The US, soon after 9/11, placed some demands before Gen. Musharraf, which included ’reform’ of the madrassa system of education. The US believed that the madrassas imparting ‘Islamic education’ were producing radicalized graduates ready to be hired by al-Qaeda. Musharraf ordered registration of all madrassas, introduction of a mixed curriculum to teach subjects like science, modern mathematics and information technology along with Islamic studies; and an audit of madrassa accounts. These ‘reforms’ generated a tremendous backlash from the seminaries and religious political parties. Musharraf had to quickly retreat from his position. After western media reports that two (and possibly three) of the July 7 London bombers spent time in Pakistani madrassas, Musharraf has decided to expel about 1400 foreign students enrolled in Islamic seminaries. He has done nothing to prevent Pakistani students from joining the “Jehad factories”.

Musharraf’s talks of “enlightened moderation” and “zero tolerance towards those advocating violence” lacks credibility. He has not even uttered a word against Hizb-ul-Muzahideen, the organization claiming responsibility for at least two of the deadly attacks on Indian forces in the Kashmir valley a few weeks earlier in his post 7/7 pronouncements. Maulana Fazlur Rehman has openly pointed out that he is helping militants by sending them to Afghanistan from Waziristan. More over, even his Information Minister uses a different language. During the Seminar mentioned above, he echoed what Musharraf said in Agra. According to him, what is happening in Kashmir is a legitimate movement for emancipation from foreign yoke and not terrorism. For him jihad was a major component of Islam and anybody denying the same was out of the ambit of the true religion.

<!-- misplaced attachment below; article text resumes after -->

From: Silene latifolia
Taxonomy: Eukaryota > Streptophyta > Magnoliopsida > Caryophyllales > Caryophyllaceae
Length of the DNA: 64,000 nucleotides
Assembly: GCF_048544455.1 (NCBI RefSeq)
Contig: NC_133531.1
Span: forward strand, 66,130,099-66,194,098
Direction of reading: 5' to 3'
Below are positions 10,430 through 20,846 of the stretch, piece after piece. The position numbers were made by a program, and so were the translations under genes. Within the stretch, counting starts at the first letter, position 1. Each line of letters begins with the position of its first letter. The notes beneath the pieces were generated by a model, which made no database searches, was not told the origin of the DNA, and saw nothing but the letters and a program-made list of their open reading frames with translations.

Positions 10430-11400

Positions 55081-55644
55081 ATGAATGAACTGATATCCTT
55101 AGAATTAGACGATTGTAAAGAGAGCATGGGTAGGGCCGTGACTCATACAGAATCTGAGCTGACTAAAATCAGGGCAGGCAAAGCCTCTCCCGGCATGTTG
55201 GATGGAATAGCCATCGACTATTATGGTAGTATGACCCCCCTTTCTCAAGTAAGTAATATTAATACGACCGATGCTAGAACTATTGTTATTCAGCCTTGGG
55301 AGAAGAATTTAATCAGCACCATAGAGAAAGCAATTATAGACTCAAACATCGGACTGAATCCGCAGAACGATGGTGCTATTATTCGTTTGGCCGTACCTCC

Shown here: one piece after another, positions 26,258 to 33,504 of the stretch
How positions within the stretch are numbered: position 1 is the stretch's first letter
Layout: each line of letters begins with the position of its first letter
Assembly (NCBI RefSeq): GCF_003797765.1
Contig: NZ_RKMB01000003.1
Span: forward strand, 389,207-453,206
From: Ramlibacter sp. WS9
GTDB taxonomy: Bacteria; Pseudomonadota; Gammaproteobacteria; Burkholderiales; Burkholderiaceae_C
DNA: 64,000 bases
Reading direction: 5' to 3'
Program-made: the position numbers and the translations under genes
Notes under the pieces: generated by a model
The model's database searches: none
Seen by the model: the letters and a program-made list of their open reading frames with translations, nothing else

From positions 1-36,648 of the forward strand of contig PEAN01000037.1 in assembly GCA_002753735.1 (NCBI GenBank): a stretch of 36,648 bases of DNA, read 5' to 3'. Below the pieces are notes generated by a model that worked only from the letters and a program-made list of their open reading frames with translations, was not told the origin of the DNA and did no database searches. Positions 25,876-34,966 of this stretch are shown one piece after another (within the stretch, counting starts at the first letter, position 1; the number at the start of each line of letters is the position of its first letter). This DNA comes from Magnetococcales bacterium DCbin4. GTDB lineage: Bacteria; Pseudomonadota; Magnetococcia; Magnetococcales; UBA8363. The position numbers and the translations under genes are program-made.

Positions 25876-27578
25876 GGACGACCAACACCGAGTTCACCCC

And even this half-hearted measures and soft-peddling have not endeared Musharraf to the Islamist Jehadi outfits. On the outburst of Rehman, the Daily Times said in an editorial that “Rehman is feeling the heat of some government measures and is signaling the government to lay off.”

It is often said that terrorists are the products of Islamic seminaries and the reform in their system of education is overdue. This is only partly true. What is taught in other schools of Pakistan is also not desirable. Evette Claire Rosser has done enough field work and research on this subject. Her book, Islamization of Pakistani Social Science Textbooks (2003), throws enough light on the subject. The concept of war for the average Pakistani is not different from the concept of Jehad propagated and preached by the Mullas.. A study of Brigadier S.K. Malik’s The Quranic Concept of War (foreword by M. Zia-ul-Haq) may help in understanding the same. After all, it is not without a reason that heroes of the Pakistanis are those who were the tormentors of their forefathers. The ‘composite culture’, about which there is so much talk in India, is vanishing in Pakistan. Indian intellectuals and media create haziness about Pakistan and Pakistani mindset. As a result, we least understand our neighbour.

                                                                                                                                            —    B.B. Kumar


Dialogue (A quarterly journal of Astha Bharati)

              Astha Bharati